I became obsessed with an Italian-American man this year. It escalated quickly, because I came across him while also lusting over every character in The Sopranos (bar Livia). Although his son had shared his life on TikTok sporadically pre-lockdown, it was in March of 2020 that the account named @njitalianmafia began to fulfil its simple aim: “Make my dad famous.”
“You’re a fucking gossip queen! Leave the phone over here,” this man’s wife proclaims, as she prises the device from his hands. On another occasion, he’s cancelled by his wife because this acquaintance told that acquaintance that he was seen in public without his mask on. The son hashtags the video #liar #coronavirus. When the man has to perform a single act of cleaning up, he calls himself the “HB” (“House Bitch”). When his local pizza place forgets to deliver his garlic knots, he loses his mind.
This Italian-American man is extremely stressed as a result of his life, which seems to consist of shouting, eating simple carbohydrates and listening to Foo Fighters on his AirPods. In fact, all he or his son – who films these videos – seem to do is eat, drink, play board games and verbally dig each other out in their gorgeous New Jersey mansion, a house so big that even after watching every video multiple times, I still don’t have a handle on which room is which.
Many TikTok users will have fostered a similar relationship with a parent during this pandemic. Maybe you too fell in love with a “wine mom” (a hashtag with 32.9 million views) or a MILF (33 million views), or the Italian-American dad who repeatedly accuses his long-suffering wife and son of “breakin’ my balls” (a humble 110,200 followers).
Parents have been part of TikTok since its conception. In 2019, Gen Z were already recruiting their mums and dads to co-create content with them. As many moved home in early 2020 to see out the pandemic, this only increased – the gag usually being that the parents aren’t in on a joke made at their expense.
Academics will one day write about the uncanny performance of parents on TikTok. You can already watch whole compilations on YouTube, which mainly consist of: a) bratty American children being disrespectful to their mothers in houses thrice the size of British ones, b) dads dressed up like VSCO girls, and c) parents or grandparents told to dance to a well-known classic song that turns into a dirty remix.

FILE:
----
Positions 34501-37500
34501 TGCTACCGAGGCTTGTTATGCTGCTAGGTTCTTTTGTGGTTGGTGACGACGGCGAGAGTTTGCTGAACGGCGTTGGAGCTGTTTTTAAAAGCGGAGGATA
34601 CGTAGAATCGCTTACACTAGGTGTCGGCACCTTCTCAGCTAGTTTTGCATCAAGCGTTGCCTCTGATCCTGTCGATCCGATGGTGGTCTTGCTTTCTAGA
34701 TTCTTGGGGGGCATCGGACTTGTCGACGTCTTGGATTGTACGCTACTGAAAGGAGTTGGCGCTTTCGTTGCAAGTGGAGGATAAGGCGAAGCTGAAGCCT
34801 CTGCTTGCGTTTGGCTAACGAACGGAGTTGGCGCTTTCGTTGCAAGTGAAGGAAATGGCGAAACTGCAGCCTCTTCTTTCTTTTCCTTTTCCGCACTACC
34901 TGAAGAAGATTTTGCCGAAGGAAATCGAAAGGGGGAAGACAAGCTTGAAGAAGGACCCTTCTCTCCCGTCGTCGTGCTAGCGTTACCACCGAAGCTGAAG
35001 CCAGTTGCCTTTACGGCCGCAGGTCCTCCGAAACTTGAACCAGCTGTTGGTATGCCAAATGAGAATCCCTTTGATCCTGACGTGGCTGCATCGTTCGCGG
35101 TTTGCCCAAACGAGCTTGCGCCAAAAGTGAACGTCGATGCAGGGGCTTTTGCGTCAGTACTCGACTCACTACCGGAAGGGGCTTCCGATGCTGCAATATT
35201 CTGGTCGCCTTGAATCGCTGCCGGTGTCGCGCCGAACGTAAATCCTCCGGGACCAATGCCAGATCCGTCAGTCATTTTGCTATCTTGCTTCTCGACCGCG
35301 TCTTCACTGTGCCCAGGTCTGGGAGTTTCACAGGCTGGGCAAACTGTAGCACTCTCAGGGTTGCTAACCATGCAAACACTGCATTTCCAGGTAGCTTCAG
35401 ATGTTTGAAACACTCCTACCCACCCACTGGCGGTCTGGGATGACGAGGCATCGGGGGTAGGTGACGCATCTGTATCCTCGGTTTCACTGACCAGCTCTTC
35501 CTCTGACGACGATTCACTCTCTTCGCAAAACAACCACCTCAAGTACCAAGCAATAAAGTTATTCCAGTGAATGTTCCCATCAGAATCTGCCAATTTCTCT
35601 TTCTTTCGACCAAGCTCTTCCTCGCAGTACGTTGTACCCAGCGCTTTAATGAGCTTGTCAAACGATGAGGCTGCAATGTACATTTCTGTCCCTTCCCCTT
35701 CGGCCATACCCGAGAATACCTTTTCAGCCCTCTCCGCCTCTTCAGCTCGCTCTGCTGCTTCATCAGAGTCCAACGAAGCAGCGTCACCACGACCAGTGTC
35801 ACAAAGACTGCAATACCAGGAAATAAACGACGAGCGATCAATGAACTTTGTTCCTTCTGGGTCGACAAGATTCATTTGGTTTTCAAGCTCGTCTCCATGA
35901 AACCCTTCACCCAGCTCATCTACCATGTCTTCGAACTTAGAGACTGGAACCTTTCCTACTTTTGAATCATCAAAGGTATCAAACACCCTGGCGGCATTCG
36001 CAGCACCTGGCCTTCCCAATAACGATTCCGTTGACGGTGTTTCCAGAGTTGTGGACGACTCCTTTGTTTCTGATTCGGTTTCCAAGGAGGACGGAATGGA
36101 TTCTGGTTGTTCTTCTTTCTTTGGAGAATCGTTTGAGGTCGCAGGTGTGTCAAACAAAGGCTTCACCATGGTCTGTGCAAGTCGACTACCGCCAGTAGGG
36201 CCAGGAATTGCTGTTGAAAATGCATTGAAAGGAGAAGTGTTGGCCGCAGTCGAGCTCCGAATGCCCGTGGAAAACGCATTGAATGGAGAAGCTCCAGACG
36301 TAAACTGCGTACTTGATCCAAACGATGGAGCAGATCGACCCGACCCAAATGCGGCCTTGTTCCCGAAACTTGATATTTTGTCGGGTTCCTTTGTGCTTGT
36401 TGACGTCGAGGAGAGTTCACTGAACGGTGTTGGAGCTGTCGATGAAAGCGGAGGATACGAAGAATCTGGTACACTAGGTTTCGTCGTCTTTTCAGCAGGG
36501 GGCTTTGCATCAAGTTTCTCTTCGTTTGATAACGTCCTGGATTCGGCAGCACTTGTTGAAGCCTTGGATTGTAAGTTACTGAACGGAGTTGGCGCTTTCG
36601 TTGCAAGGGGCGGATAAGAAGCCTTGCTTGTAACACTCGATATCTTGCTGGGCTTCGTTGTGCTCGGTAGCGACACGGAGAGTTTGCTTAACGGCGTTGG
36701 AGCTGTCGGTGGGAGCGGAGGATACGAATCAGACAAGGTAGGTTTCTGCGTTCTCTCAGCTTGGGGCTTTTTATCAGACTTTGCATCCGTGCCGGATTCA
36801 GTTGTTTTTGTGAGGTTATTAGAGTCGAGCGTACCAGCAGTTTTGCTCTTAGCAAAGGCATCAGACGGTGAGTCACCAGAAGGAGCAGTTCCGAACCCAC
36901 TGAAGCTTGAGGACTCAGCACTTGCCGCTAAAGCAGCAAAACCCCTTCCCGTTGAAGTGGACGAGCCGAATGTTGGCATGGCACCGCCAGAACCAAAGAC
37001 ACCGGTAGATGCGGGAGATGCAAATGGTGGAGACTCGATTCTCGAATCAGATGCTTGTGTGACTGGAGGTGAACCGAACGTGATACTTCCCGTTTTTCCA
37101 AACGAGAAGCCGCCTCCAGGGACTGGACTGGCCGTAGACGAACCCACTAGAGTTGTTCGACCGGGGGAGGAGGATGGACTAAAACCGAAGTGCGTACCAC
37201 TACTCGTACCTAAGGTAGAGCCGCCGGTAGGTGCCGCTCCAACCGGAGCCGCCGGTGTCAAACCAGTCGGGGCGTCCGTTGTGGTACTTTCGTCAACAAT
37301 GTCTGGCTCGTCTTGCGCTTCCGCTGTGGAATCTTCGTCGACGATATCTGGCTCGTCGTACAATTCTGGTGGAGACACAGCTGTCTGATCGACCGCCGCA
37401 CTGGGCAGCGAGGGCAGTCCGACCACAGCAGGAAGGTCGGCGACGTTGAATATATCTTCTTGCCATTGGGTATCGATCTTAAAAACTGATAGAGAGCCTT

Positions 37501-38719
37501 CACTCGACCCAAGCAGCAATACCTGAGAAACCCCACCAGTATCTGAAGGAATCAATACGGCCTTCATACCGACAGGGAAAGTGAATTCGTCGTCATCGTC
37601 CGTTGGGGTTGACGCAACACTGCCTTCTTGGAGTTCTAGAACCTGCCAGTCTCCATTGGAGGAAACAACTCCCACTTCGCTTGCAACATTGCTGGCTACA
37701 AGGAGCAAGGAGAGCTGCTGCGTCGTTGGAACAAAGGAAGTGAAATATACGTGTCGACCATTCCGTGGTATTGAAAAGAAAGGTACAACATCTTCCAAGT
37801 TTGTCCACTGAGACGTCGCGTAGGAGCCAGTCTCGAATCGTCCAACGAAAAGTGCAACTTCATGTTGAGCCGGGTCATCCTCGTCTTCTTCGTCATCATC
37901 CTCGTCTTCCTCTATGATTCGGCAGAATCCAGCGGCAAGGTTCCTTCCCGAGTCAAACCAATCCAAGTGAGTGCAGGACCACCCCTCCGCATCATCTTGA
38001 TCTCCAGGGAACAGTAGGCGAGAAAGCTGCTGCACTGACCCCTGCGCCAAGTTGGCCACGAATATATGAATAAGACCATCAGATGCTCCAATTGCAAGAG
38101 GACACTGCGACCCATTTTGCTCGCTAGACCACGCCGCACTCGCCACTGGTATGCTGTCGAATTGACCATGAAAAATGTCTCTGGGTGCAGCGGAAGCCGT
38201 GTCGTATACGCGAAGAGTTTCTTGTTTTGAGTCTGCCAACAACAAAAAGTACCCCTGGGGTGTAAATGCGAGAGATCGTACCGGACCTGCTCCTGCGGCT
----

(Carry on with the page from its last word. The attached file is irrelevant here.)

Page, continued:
Children of celebrities were and are still big on this trend, understanding that the audience will find extra delight in recognising their parents’ famous faces from TV shows or music videos.
But Gen Z’s mass use of parents as awkward, unpaid workers in the creative content economy sort of lost its shine around August, with the trend of filming parents react to “WAP” (FYI: all of them were shocked by the lyrical content!). Then parents and the middle-aged found the app “organically” (read: out of boredom) and realised they could do it better alone. And when parents get together, you get a masterclass in content. The most potent example of this is what is known as “the beveragino” video:
In the UK, as people began to escape the boredom and isolation of the first lockdown, a group of women – each of whom I can safely identify as a “cracking laugh” – met in a garden. “Did someone say beveragino?” one asks. And then woman after woman emerges from her hiding place to pop the question, all with a wine or some other bev in hand. The world loved it, the word “beveragino” made it to Urban Dictionary, and people of all ages across the globe made their own versions. None, though, captured the simple, goodhearted banter of the first.
Parents even realised they could make hilarious content for other parents, with videos like “WHEN MY KIDS SAY ‘YOU NEVER BUY ME ANYTHING’”, in which a fuming, dishevelled mother starts plonking bows on kitchen appliances and loaves of bread, until, finally, she gift wraps the house.
There are also glimpses of the cold future in the latest trend of parents creating videos trash-talking their own children. Soon, parents will be so hungry for attention – for that sweet dopamine released via audience engagement with your relatable short-form content – that they’ll step over the line (they already drop their children on the floor for laughs).
The parents might have won our hearts, but at some point they’ll fly too close to the sun and attract the attention of child services, or inevitably get cancelled for using a slur.
Although we’ve all worshipped at the altar of content this year, and never been more grateful to Netflix for allowing us to strap in and zone out, we’ve realised how much shit content is out there; that there is no end to the number of thoughtless and disposable TV shows and movies streaming services will churn out. TikTok has shown where real comedy and escapism can be found. These are normal people, working parents, making the funniest free content you’ve ever seen from their own homes (and gardens).
Sit down right now with a beveragino or a pile of garlic knots and get obsessed.